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Why I ventured into feminine business —-Yakky

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Yakky

…says he was trained by women
…women are wary to separate my profession from love life

By Ebunoluwa Sessou

Aremu Kazeem Yayah aka Brow   Daddy Yakky is the founder of Glittering Health Beauty Centre founded since 2005, as a nail technician. He metamorphosed into  makeup artist in 2009 with wild experience in movie makeup including   Fifty, MTV Shuga and October 1st. In 2010,  he got training on lashes by  Lola Maja, then became Ayurvedic therapist in 2013; in 2016 he became a Permanent Makeup Artist, 2018 plasma skin tightening in Los Angeles.

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His experience in beauty and travels made him get new techniques and more advanced knowledge to share with Nigerians as a means to reduce unemployment and create standards in the beauty industry.

In this interview,  Yakky  gives insight to some of his operational activities and how best to address skin issues.

What prompted Brow Daddy Yakky?

I started my career as a nail technician in 2005 and in 2010; the industry has progressed so I metamorphosed to Makeup Artist and rebranded myself. I also studied on micro bleeding which is a permanent makeup. That is a trend growing in the United States.

One of my teachers’ friends in the United States, Brow Daddy, was someone who has a name in the beauty industry so when I studied skin tightening in Los Angeles, I decided to rename myself after him. I started using the name Brow Daddy Yakky.

So, you got the name with an endorsement from Brow Daddy?

Not an endorsement  from Brow Daddy. I know that in the US, he is the  best and I said to myself that since I am the best in Nigeria, I could add that name to myself.

What informed this business?

I love growth, establish and study more because I follow the trend. I also ensure that I update myself on a daily basis especially on courses that are relevant to my profession.   The famous Lola Maja was my trainer on nail techniques and lash extension. I featured in some movies including MTV Sugar, October 1, the CEO, and Movie 50 by Ebonylife as makeup Artist. This profession availed me the privilege of traveling out of the country. All I needed was to upgrade myself so, I became permanent makeup Artist. I studied micro bleeding, stretch mark camouflage, skin tightening which is trending in America.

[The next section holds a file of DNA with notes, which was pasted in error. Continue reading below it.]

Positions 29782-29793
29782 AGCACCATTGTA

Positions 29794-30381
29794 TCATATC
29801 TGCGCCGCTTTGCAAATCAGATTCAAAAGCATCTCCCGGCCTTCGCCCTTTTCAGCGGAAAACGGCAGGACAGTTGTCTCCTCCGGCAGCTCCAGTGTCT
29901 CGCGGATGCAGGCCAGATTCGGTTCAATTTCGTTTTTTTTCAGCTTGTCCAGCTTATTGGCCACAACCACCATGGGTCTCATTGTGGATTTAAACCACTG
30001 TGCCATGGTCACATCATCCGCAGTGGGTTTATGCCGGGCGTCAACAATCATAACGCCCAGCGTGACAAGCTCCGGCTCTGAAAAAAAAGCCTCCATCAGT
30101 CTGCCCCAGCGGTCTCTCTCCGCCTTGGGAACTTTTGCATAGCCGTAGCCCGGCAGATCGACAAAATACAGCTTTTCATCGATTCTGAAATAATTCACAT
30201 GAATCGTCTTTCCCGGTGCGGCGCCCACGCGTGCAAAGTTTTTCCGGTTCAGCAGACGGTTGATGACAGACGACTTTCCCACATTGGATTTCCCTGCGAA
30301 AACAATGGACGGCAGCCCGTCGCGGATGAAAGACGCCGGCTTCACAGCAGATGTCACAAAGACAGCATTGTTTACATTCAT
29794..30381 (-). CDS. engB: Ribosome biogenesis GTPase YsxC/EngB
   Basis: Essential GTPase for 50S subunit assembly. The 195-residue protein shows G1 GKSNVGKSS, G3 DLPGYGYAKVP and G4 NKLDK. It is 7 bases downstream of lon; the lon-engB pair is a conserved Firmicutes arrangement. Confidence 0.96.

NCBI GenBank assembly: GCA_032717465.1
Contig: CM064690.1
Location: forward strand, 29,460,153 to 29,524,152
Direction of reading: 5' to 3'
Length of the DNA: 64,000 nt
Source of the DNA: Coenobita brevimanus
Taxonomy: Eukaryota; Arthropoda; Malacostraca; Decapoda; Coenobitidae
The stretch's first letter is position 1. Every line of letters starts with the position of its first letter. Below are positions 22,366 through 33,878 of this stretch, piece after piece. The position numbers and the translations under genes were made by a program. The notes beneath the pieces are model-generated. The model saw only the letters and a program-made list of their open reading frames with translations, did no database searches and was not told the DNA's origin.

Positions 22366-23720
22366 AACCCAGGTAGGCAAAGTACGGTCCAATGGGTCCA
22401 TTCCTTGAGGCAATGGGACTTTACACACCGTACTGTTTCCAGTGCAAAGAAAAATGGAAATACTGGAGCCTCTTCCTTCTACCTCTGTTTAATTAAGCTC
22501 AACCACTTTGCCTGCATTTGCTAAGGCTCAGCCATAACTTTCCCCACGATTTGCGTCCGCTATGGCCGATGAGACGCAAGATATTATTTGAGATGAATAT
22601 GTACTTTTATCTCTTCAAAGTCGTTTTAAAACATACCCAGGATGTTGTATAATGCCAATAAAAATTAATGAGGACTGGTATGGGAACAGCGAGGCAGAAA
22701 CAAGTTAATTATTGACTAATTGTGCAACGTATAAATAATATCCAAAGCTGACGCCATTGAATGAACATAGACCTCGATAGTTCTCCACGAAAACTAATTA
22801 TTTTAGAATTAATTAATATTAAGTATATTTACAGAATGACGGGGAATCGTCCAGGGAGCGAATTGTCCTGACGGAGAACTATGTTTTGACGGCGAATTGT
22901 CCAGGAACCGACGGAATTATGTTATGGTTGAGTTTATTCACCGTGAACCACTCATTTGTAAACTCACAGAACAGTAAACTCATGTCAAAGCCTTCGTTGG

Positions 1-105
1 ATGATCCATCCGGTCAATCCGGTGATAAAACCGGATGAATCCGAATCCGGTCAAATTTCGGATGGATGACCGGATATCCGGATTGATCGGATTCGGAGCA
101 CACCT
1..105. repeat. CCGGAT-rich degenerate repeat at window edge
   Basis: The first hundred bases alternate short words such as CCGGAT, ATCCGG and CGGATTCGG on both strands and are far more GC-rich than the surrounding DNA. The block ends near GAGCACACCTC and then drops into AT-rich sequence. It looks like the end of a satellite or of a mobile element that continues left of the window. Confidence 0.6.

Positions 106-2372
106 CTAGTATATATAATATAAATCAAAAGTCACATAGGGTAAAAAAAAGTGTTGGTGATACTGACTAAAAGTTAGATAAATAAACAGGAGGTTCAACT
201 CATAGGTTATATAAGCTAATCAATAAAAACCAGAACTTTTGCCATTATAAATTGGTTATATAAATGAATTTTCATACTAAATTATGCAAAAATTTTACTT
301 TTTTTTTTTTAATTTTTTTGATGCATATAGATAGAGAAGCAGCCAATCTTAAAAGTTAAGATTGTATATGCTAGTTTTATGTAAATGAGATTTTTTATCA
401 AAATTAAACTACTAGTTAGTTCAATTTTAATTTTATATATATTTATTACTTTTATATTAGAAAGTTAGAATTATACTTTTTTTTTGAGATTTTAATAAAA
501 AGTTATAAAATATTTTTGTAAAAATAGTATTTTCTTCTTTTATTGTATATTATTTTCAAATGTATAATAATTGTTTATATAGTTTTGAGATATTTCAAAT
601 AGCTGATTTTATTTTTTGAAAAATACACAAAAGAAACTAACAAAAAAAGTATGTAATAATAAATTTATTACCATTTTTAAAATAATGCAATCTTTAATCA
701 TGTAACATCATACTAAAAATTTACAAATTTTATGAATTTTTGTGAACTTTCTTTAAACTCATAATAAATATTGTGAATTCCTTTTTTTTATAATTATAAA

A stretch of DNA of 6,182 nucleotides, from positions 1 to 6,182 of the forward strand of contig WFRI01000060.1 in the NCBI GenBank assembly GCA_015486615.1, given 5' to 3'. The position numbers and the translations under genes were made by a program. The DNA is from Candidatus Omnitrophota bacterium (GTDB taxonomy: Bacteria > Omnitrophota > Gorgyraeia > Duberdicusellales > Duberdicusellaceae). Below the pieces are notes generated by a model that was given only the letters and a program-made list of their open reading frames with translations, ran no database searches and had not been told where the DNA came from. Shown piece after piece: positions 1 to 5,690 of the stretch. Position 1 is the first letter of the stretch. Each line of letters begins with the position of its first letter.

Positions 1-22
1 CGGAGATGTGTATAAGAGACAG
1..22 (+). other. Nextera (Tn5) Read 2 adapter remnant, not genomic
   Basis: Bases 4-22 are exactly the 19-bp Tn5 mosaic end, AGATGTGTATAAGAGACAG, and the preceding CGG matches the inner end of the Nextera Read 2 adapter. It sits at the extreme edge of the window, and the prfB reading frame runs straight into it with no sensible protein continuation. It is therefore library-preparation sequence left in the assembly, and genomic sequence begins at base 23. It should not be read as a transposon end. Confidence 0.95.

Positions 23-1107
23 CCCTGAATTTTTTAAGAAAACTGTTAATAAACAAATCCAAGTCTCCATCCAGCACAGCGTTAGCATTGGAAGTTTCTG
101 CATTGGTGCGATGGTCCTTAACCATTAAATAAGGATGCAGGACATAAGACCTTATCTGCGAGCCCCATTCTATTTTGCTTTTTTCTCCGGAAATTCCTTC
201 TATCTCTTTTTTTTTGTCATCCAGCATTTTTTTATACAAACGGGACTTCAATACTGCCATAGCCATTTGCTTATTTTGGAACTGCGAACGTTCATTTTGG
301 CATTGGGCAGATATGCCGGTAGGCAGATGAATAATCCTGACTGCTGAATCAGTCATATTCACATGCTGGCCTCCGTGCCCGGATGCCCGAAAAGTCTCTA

Why tightening of skin? Lots of eyebrows on that issue especially as it relates to death? Don’t  you think you are also contributing to sending people to the early grave?

It is not surgery but plasma skin tightening which involves using pen and fire. It does not touch the skin. It only renews the skin and tightens up the skin without side effect. It is a process done in every two months under three sections. For those with wrinkle faces and eyelids, it is a good remedy. It is not surgery.

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What’s so special despite strict competitiveness?

We have thousands of people who are doing this business; amazingly, some of them have fallen by the roadside. They cannot stand the test of time. This is a profession that I have taken with so much passion and I try as much as possible to upgrade myself following  the  trend in beauty industry.

Today, I have expanded my horizon to the point of making a vampire face which involves using the plasma of the blood to treat acne, pimples or glowing skin. Those are what Kim Kardashian does. I had the training in Canada but I do not have license as a doctor, so I make use of licensed nurses who can withdraw blood and then, I can go on with the vampire process.

One wonders why you ventured into a feminine business….

I have a background and that is first point of call. I was trained by  a female nail technician. My teachers were female.   I like natural looks and I ensure that whatever I do is natural.